“He had a western twang and even danced different–more of a stomp than the smooth waltz” Hilda later told her children. She loved listening to Ben’s stories about life in the west. Ben had endured a hardscrabble existence, moving from farm to logging camp to farm again as he worked to eke out a living with a single father who had lost a leg in a logging accident. Ben didn’t have more than an eighth grade education, but he was a smart man; he had skipped entire grades in his childhood, and was now focusing his energies on the war; he even lied about his age in order to enlist early.
At the end of that first dance when Ben and Hilda met, Ben walked her to the bus. Every night afterwards, he hitchhiked to nearby Riverton to call on Hilda, with the approval of her landlords and chaperons, the Garwood family. On Ben’s final visit to Hilda before deployment, he stayed out past curfew and had to sneak back into the barracks. After only knowing her for three weeks, Ben proposed marriage to Hilda, and she accepted. But there was one condition: no marriage until after the war. Although she did want to marry him right away, Hilda couldn’t bear the thought of being widowed by the war.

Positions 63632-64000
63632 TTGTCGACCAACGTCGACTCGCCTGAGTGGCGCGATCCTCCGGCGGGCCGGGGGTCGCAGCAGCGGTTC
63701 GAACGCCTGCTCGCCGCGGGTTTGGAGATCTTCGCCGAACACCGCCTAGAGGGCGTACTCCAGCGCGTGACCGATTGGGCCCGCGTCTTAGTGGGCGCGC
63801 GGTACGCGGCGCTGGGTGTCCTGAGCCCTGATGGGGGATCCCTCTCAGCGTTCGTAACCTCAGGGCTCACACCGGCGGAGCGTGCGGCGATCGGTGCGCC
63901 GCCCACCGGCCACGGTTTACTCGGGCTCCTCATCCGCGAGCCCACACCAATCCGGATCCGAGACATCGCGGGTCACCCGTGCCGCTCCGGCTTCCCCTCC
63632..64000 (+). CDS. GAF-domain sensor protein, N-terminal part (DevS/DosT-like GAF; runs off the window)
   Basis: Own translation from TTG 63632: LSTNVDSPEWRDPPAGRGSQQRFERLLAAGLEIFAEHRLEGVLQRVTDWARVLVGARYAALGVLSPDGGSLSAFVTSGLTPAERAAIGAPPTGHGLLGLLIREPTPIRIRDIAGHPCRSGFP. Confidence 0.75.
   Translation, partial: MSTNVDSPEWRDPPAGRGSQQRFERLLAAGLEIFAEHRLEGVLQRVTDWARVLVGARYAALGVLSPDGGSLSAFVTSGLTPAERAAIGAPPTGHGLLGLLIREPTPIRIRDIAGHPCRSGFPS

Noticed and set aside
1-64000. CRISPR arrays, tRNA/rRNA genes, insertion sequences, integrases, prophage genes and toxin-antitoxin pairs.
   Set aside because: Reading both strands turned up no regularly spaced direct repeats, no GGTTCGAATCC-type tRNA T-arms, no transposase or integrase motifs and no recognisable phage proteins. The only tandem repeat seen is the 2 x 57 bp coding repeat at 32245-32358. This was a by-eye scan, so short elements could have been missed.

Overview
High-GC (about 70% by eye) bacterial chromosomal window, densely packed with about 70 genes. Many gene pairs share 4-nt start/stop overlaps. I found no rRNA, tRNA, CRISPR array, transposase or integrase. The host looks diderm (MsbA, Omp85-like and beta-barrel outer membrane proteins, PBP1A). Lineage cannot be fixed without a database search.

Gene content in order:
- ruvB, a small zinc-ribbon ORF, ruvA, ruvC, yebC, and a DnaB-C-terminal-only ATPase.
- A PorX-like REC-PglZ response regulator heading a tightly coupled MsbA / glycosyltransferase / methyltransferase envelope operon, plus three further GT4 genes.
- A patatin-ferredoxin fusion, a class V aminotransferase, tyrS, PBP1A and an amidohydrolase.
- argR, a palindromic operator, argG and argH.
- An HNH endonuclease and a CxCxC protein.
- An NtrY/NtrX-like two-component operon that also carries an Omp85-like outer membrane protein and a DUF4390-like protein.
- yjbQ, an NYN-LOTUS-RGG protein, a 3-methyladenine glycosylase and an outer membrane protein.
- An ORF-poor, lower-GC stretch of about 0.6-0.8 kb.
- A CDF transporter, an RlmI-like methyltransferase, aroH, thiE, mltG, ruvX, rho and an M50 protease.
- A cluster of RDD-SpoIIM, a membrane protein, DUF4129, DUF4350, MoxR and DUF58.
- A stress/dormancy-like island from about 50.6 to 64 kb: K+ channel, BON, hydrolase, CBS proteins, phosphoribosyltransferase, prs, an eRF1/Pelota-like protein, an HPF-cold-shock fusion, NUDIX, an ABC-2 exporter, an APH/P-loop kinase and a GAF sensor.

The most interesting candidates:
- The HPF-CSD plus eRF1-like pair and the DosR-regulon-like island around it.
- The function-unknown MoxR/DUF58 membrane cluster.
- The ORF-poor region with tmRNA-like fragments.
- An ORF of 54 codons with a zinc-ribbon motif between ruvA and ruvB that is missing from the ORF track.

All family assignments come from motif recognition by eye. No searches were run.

Ben shipped out soon after their engagement.
~ The Attack ~
On D-Day in Anzio, Italy, Ben wasn’t supposed to be driving tank. He had recently amassed enough time to leave on furlough, so the night before a planned attack on the Germans, Ben’s captain had told him to take some time off–to go spend three days stateside. But Ben didn’t want a fresh recruit driving his tank that day–the other three members of his tank crew were his close friends, so he volunteered to drive them into an attack on the Germans in Velletri.
That D-Day, Ben’s tank was hit by a 88mm shell, killing both the assistant driver and gunner, Ben’s close friends.
Though blinded by blood in his eyes from an injury somewhere to his head–he wasn’t sure where at the time–Ben managed to pull himself from the wreckage. His tank commander escaped, too, and as they moved away from the tank, they came upon a nest of Germans in a foxhole.
The Germans threw a grenade that killed Ben’s commander instantly. Ben, still too injured to stand, tried crawling away from them, but was blinded by blood and barely able to crawl. He felt a trench flanking his right side, which threatened to swallow him up each time he tried leaning onto his right arm. But had he been standing, Ben would have died with his commander when that grenade exploded.